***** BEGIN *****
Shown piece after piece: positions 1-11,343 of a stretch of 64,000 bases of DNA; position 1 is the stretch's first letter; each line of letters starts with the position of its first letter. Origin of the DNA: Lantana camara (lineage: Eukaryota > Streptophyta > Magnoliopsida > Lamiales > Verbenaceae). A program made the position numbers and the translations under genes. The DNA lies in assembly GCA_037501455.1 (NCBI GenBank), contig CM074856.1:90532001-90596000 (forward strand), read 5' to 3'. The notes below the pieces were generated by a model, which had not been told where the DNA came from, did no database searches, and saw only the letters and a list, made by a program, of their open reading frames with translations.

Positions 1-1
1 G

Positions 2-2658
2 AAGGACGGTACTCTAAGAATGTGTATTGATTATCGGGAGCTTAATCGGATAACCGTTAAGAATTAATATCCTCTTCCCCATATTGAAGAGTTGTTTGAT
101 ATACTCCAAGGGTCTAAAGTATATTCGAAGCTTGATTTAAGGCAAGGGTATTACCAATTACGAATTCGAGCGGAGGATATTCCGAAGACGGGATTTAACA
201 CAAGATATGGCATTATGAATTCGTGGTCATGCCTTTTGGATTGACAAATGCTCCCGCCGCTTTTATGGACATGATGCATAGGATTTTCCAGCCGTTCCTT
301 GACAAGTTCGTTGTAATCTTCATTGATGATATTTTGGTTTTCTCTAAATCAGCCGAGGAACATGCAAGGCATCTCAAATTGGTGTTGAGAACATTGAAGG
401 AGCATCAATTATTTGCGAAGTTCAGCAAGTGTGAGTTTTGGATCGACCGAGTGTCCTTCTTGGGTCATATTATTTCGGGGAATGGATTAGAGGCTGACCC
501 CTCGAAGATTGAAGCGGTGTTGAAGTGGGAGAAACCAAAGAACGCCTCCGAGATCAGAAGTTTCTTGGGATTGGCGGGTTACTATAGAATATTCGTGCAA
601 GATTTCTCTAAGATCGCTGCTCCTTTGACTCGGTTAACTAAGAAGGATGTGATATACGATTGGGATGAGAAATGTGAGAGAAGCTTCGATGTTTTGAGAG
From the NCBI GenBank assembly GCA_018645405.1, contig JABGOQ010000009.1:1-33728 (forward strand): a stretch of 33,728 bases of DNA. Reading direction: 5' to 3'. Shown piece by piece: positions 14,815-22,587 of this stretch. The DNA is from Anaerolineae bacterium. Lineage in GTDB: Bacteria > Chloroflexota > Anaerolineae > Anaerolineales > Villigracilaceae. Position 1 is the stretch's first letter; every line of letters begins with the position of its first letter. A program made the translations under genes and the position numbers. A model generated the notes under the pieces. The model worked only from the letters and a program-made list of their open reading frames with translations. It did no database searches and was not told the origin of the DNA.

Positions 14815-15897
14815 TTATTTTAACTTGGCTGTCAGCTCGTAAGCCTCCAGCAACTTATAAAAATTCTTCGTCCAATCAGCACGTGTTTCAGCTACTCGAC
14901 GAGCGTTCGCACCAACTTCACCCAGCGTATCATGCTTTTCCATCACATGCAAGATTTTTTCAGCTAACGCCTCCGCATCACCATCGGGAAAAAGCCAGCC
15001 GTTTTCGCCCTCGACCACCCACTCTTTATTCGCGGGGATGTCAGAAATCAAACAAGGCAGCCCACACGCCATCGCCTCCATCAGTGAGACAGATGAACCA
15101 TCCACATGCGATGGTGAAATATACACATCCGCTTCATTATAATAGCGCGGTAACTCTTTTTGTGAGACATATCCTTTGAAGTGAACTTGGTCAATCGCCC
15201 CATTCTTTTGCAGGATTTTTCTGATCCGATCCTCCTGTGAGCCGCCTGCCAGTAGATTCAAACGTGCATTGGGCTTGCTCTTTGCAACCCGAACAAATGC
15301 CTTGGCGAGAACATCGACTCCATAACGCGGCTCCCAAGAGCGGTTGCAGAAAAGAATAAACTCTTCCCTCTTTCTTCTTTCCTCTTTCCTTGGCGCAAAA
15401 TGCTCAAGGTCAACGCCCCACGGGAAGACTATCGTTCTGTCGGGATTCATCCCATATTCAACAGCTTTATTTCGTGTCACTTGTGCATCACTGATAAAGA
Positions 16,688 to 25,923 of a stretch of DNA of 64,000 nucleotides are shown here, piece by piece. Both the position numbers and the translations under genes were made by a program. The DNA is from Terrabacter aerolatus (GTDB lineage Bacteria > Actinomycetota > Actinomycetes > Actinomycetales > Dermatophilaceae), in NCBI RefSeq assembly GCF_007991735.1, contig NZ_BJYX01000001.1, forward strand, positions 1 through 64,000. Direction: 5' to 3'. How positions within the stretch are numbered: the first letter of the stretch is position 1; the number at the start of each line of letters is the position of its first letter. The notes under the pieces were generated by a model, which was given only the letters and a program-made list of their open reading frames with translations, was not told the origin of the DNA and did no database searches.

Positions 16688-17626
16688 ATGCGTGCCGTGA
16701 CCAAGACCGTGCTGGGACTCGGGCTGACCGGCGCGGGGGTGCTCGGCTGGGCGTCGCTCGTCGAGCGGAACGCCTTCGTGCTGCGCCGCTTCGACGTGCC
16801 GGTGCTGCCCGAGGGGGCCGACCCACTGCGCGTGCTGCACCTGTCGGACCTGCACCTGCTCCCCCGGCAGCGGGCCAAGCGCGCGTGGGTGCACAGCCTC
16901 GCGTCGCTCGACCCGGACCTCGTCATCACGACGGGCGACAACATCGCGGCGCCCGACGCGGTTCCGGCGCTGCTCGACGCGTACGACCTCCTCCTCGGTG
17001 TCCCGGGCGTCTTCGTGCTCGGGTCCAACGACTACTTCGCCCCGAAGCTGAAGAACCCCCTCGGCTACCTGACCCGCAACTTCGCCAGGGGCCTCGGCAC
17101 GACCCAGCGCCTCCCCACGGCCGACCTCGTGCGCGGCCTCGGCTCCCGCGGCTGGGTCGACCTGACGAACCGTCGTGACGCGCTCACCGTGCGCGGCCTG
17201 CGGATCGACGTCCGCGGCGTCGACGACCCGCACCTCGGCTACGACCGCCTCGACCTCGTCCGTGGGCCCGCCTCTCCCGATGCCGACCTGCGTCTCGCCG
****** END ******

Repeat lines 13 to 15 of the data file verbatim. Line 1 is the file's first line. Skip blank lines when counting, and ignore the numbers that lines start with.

Positions 14815-15897
14815 TTATTTTAACTTGGCTGTCAGCTCGTAAGCCTCCAGCAACTTATAAAAATTCTTCGTCCAATCAGCACGTGTTTCAGCTACTCGAC
14901 GAGCGTTCGCACCAACTTCACCCAGCGTATCATGCTTTTCCATCACATGCAAGATTTTTTCAGCTAACGCCTCCGCATCACCATCGGGAAAAAGCCAGCC